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SEC Broadens “Smaller Reporting Company” Qualification Thresholds To Include Companies With Less Than $250 Million in Public Common Equity Float

To promote capital formation by reducing compliance costs for smaller public companies, the SEC expands the pool of registrants that can take advantage of the scaled disclosure accommodations under SEC regulations.

The Securities and Exchange Commission (SEC) maintains different levels of disclosure and reporting requirements under the Securities Act of 1933, as amended (Securities Act), and the Securities Exchange Act of 1934, as amended (Exchange Act), depending on the size of the issuer as measured under specific financial tests. On June 28, 2018, the SEC amended those tests so that more public companies can be classified as smaller reporting companies (SRCs), according them the least rigorous level of public company disclosure and reporting. SEC Chairman Jay Clayton indicated that these amendments are intended to make “our public markets . . . more attractive” to smaller companies, and give “Main Street investors . . . more investment options” when these companies go public. 

Effective September 8, 2018, a smaller reporting company will be defined to include a company that has either:

  • less than $250 million in public common equity float, calculated as of the end of its most recently completed second fiscal quarter; or
  • for companies with a zero public common equity float or a public float that is less than $700 million, revenue of less than $100 million during its previous fiscal year.

(An SRC is defined in Rule 405 under the Securities Act, Rule 12b-2 under the Exchange Act and Item 10(f)(1) of Regulation S-K. Public common equity float of a reporting company is calculated by multiplying the price at which shares of common stock were last sold (or the average of the bid and ask prices) on the last business day of the company’s second fiscal quarter by the number of outstanding shares held by non-affiliates on that date.)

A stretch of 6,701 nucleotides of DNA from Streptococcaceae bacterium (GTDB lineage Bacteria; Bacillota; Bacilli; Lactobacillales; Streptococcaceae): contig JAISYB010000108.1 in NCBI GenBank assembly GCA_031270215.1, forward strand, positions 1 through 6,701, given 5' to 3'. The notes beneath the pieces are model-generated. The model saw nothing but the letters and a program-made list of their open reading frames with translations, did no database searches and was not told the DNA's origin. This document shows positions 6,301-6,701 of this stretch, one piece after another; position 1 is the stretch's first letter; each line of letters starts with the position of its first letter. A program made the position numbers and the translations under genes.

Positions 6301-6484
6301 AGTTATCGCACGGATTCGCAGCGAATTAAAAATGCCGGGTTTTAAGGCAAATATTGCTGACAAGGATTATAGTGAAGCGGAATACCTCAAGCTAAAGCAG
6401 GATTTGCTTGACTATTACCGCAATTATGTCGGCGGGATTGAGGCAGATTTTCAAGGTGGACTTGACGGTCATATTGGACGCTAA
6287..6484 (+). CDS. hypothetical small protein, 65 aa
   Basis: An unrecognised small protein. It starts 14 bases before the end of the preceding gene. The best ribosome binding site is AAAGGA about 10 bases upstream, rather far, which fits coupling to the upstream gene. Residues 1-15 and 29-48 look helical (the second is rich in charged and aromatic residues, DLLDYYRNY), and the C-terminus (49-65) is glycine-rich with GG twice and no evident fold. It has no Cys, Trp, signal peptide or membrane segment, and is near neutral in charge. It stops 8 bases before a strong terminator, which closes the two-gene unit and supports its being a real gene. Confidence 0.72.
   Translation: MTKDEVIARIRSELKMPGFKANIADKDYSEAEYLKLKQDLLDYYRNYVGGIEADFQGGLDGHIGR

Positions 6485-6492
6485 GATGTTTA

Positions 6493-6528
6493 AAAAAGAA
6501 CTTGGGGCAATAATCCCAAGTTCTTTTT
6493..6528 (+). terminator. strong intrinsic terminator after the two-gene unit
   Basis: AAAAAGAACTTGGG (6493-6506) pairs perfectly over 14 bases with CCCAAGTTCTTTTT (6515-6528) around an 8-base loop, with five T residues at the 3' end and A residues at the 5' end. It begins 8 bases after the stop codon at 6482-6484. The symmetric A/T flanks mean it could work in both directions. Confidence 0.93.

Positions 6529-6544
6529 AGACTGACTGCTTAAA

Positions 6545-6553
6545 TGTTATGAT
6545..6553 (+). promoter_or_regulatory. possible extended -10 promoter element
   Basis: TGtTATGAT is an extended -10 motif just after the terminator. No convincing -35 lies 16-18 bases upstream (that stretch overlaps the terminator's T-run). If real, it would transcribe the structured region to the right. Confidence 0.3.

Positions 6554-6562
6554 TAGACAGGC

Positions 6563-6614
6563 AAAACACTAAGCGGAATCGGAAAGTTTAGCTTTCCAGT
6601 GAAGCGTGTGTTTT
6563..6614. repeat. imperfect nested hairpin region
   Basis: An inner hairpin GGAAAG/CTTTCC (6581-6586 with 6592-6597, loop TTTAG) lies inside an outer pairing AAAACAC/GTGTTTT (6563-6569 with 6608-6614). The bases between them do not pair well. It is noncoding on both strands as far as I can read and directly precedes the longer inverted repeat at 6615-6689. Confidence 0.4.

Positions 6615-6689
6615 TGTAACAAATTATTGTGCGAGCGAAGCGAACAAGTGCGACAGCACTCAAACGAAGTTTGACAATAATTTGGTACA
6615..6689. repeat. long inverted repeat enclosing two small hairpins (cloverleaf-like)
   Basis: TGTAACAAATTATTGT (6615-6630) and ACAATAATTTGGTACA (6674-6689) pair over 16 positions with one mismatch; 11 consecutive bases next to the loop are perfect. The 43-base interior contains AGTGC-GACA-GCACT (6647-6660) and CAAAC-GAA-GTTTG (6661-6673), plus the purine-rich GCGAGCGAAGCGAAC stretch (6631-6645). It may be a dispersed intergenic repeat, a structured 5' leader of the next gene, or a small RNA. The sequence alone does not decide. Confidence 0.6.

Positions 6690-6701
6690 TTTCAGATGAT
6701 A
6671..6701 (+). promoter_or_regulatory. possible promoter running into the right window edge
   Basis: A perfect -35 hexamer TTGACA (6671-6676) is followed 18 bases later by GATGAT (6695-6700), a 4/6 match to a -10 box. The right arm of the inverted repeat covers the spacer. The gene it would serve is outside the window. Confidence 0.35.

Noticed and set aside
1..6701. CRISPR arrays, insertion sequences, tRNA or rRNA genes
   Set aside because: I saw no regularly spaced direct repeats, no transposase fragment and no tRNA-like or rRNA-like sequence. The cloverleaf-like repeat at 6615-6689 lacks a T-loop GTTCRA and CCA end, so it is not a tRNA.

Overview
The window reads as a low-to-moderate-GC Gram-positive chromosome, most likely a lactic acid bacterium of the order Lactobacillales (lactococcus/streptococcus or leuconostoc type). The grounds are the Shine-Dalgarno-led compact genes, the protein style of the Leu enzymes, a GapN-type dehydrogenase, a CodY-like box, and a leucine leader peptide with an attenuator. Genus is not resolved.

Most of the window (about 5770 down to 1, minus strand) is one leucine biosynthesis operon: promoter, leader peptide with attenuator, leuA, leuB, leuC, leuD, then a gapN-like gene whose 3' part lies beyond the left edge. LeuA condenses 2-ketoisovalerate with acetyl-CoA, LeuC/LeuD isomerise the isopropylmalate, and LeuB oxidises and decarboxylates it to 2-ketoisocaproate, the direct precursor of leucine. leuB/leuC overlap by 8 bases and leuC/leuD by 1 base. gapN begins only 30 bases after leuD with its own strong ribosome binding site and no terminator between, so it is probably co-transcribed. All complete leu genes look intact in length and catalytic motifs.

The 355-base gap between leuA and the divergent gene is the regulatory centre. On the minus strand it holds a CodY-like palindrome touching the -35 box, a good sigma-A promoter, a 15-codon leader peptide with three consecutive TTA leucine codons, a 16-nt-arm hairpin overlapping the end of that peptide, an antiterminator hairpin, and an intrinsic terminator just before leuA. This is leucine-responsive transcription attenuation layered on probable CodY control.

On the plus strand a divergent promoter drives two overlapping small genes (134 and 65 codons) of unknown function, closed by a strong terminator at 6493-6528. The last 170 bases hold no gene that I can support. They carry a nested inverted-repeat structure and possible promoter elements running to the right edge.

The annual qualification thresholds above apply only to a company’s initial SRC determination. Once a company is no longer eligible for SRC status (for example, its public common equity float has increased above the initial qualification thresholds), it cannot regain SRC status in another fiscal year unless it determines that it meets one or more lower subsequent qualification thresholds, which are either (i) a public common equity float of less than $250 million or (ii) less than $80 million of annual revenues, if it previously had $100 million or more of annual revenues, or less than $560 million of public float, if it previously had $700 million or more of public float.

For a larger reporting company already filing reports under the federal securities laws (that is not otherwise an emerging growth company (EGC)), opting into SRC status can provide considerable benefits with regard to its continuing disclosure and reporting obligations, including:

  • the filing deadline for an SRC’s annual report on Form 10-K is 90 calendar days after fiscal year-end, rather than 60 days for large accelerated filers or 75 days for accelerated filers;
  • audited historical financial statement filing requirements are reduced -- only two years of audited financial statements and comparative data is required, rather than three years of financial information for larger reporting companies;
  • an SRC is not required to obtain an independent auditor’s attestation report on its internal control over financial reporting required by Section 404(b) of the Sarbanes-Oxley Act of 2002; and
  • Regulation S-K allows SRCs a less rigorous level of disclosure for their annual and quarterly reports, proxy statements and registration statements; for example, information that an SRC does not have to provide includes the following:

- a performance graph under Item 201;

- the selected financial data and supplemental financial information required by Items 301 and 302;

- the market risk disclosure required by Item 305;

- a Compensation Discussion and Analysis (CD&A) section under Item 402(b); and

- a compensation committee report required by Item 407.

Some of the reduced disclosure and reporting obligations available to SRCs apply to EGCs as well.

According to SEC data, 966 additional companies will be eligible for SRC status in the first year under the broadened definition.

In a related amendment to the accounting provisions for businesses acquired or to be acquired under Regulation S-X Rule 3-05, public companies can omit audited historical financial statements of target businesses for the earliest of the three fiscal years required by such rule if the net revenues of that business are less than $100 million. Regulation S-X Rule 8-04 is unchanged.

For more information about SRCs and EGCs, see S. Feldman “Determining Smaller Reporting Company Status and Understanding Key Differences in Its Disclosure and Reporting Requirements,” Practical Law Company.

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